Secondary Logo

Journal Logo

Institutional members access full text with Ovid®

Management of aniridia and iris defects

an update on iris prosthesis options

Weissbart, Sarah B.; Ayres, Brandon D.

Current Opinion in Ophthalmology: May 2016 - Volume 27 - Issue 3 - p 244–249
doi: 10.1097/ICU.0000000000000253
TRANSLATIONAL RESEARCH: Edited by Jason Hsu and Sunir J. Garg

Purpose of review This review examines the advantages and limitations of the various iris prostheses as treatment for aniridia.

Recent findings Multiple prosthetic iris devices have been developed for implantation in eyes with aniridia. However, none is currently approved for use in the USA.

Summary Aniridia can be congenital or traumatic in etiology and can lead to glare and other visual disturbances. Treatment options include colored contact lenses, corneal tattooing, and corneal stromal implants, although these carry significant risks of infection and corneal scarring. Prosthetic iris devices can often simultaneously treat aphakia or cataract as well as aniridia, and various models are currently available around the world from Morcher GMBH (Kapuzinerweg 12, 70374 Stuttgart, Germany), Ophtec USA Inc. (6421 Congress Ave Suite 12, Boca Raton, FL 33487, USA) and HumanOptics (Erlangen, Germany). Surgical planning and technique are important in optimizing the safety of these devices. The CustomFlex iris prosthesis from HumanOptics can be implanted within the capsular bag or ciliary sulcus with scleral fixation and offers excellent cosmetic outcomes. At present, the HumanOptics prosthetic iris is being investigated in a multicenter clinical trial.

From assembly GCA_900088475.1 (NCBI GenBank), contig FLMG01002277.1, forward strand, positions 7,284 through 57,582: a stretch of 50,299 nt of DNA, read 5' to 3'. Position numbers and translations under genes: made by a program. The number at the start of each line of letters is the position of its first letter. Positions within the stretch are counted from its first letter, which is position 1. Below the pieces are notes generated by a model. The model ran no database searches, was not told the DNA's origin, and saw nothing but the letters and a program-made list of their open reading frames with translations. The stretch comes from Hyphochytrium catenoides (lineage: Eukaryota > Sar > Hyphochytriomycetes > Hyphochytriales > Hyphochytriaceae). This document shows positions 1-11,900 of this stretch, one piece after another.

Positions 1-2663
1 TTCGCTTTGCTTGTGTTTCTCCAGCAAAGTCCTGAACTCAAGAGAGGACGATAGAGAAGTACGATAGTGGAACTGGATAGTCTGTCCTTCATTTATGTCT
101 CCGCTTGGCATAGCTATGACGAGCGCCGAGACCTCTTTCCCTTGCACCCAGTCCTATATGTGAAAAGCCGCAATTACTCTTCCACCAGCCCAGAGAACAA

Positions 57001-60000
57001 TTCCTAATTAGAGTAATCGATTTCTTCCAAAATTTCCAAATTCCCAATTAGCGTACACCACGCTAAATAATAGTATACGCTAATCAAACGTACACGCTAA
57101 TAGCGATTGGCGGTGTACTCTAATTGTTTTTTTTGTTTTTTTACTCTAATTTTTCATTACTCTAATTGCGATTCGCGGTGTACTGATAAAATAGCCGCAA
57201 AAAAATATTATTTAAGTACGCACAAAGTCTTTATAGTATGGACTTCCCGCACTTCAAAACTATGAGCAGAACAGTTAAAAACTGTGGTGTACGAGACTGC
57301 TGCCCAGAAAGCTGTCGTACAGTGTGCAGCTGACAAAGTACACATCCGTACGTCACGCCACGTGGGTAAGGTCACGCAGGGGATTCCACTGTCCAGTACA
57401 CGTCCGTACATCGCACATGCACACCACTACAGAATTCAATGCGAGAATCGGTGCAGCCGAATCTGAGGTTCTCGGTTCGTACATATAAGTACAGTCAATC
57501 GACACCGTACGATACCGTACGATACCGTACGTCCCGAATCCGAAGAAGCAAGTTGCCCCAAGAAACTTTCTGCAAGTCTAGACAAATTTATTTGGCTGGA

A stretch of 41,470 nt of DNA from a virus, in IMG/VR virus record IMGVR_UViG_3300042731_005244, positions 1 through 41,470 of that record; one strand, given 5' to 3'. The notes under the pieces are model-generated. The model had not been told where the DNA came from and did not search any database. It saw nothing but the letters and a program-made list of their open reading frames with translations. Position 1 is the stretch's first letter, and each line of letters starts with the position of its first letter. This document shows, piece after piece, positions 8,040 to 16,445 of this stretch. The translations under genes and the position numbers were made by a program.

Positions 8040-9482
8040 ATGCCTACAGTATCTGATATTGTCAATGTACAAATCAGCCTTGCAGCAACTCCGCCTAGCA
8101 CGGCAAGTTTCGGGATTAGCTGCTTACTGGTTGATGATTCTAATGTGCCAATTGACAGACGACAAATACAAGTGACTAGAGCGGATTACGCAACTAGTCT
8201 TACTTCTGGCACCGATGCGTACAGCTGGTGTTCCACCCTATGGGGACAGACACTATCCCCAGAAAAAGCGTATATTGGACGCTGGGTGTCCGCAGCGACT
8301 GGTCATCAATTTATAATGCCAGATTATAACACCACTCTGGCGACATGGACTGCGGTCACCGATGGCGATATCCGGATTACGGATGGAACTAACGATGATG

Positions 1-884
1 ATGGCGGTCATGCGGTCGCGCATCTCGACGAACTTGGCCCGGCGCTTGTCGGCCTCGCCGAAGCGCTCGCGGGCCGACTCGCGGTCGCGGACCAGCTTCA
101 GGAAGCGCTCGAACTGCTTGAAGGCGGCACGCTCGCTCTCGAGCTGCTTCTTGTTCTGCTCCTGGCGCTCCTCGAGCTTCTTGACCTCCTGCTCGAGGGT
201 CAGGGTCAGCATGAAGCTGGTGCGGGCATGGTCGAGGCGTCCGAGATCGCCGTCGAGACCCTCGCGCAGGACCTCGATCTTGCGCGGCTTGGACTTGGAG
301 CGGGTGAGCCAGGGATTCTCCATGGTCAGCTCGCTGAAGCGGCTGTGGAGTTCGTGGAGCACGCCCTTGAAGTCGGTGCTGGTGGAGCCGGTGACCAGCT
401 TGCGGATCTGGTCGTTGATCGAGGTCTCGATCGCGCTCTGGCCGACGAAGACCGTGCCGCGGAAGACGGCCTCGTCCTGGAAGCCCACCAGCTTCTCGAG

Wills Eye Hospital, Philadelphia, Pennsylvania, USA

Correspondence to Brandon D. Ayres, MD, Wills Eye Hospital, 840 Walnut Street, Suite 920, Philadelphia, PA 19103, USA. E-mail:

Copyright © 2016 Wolters Kluwer Health, Inc. All rights reserved.